It's called Death Valley for a reason.
A 1924 silent film directed by Erich von Stroheim
, based on the novel McTeague
by Frank Norris. John McTeague (Gibson Gowland) is a miner in the California gold country. A visiting dentist inspires McTeague to try something new, and the dentist takes him on as an apprentice. McTeague eventually settles down as a dentist in San Francisco. McTeague's friend Marcus (Jean Hersholt) brings his girlfriend Trina (Zasu Pitts) to McTeague as a patient. Marcus nobly steps aside when McTeague falls in love with Trina. McTeague and Trina are married.
In the meantime, Trina has bought a lottery ticket. Said ticket hits for five thousand dollars. Marcus becomes bitter at missing out on the money and has a falling out with McTeague. Trina for her part zealously guards the $5000, refusing to spend a dime. She still won't spend any of it after Marcus rats out McTeague for practicing dentistry without a license, leaving the couple destitute. The McTeagues' formerly intimate marriage dissolves in hatred. Eventually McTeague murders Trina and takes off with the $5000, fleeing to Death Valley, but Marcus is determined to track him down.Greed
is remembered as much for what it isn't as for what it is. Von Stroheim's original cut was forty-two reels
, or nearly eight hours. Von Stroheim tried to talk the producers into showing the film in multiple parts, but eventually turned in a four-hour cut. MGM
eventually took the film out of von Stroheim's hands and released it with a running time of about two and a half hours. The shortened film was a flop, panned by critics and disowned by its director
. It has, however, been Vindicated by History
, and is commonly considered one of the masterpieces of silent cinema. The four-hour Director's Cut
is sometimes called the "Holy Grail" of film archivists. No copy of the deleted footage
has ever been found.
This film provides examples of:
- Downer Ending: McTeague beats Trina to death, and the film ends with him stuck in Death Valley, chained to a corpse.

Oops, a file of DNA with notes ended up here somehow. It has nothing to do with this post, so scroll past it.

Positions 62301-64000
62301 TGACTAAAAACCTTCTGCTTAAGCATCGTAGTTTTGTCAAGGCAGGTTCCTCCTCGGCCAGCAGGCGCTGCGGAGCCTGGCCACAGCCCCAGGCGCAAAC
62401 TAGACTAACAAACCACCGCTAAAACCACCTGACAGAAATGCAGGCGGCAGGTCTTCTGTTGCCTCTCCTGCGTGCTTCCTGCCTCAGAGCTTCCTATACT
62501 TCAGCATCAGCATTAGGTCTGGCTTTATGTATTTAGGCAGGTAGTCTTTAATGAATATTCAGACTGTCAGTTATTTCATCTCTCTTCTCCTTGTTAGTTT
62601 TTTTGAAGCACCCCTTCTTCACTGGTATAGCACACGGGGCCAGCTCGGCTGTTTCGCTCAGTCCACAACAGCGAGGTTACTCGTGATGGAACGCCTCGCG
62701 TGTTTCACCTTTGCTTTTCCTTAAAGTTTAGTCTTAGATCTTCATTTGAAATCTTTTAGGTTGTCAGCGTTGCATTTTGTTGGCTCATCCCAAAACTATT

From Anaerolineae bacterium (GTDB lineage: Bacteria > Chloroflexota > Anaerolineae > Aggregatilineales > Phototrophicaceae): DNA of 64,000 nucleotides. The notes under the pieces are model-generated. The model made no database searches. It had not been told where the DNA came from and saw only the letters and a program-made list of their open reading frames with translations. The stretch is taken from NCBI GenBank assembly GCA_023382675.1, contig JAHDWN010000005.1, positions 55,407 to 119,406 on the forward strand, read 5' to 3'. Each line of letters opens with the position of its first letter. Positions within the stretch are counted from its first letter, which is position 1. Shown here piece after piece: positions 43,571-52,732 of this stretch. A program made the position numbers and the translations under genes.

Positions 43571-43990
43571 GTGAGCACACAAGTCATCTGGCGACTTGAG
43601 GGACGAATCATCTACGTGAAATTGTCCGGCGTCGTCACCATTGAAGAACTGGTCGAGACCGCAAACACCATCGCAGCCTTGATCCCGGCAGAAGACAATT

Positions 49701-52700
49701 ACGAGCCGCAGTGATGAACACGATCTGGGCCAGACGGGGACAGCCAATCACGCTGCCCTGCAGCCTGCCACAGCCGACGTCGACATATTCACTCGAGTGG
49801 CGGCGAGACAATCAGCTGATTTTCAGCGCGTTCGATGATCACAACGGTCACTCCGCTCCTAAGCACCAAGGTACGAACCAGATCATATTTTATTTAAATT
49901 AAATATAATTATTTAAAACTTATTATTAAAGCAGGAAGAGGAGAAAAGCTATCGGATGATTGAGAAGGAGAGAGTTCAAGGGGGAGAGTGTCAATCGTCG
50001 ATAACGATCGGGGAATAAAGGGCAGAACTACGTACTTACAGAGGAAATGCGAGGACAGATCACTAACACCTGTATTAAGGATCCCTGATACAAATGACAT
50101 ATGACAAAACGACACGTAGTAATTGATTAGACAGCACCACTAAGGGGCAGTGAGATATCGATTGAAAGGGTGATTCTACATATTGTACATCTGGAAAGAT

- Dude, She's Like, in a Coma!: McTeague feels up Trina while she's out cold in his dentist's chair.
- Executive Meddling: This film was a victim of this.
- Epic Movie: Certainly in its original form. Even the surviving cut has an epic feel, with location shooting in San Francisco and Death Valley that was very unusual for The Twenties.
- The Film of the Book
- Gold Fever: As usual, not a good thing.
- Lost Forever: Large portions of this originally 8 hour film were cut and thrown away by the producers.
- Love Triangle: Gone horribly wrong, as Marcus seeks revenge.
- Money Fetish / Pooled Funds: Trina dumps the gold coins on her bed and rolls around in them.
- Playing Against Type: ZaSu Pitts, primarily known for her comedic roles, as the doomed Trina.
- Re Cut: A "restored" version was released that combined the existing footage with still pictures from the production. It runs nearly four hours.
- Staggered Zoom: The chilling last shot, where the film zooms out to show McTeague handcuffed to a corpse in the middle of a desert.
- Thanatos Gambit: As McTeague beats him to death in the desert, Marcus handcuffs them together.
- Thirsty Desert: It's called Death Valley for a reason.
- Wanted Poster: This is pretty much all the segue there is from Trina's murder to the last sequence of McTeague fleeing into the desert. This is one of the biggest cuts in von Stroheim's film—a long section where McTeague goes back home to see his parents again was taken out of the movie.
- Worthless Yellow Rocks: You got the gold. Mazel tov. Too bad you're in the middle of a desert with no water and handcuffed to a dead guy.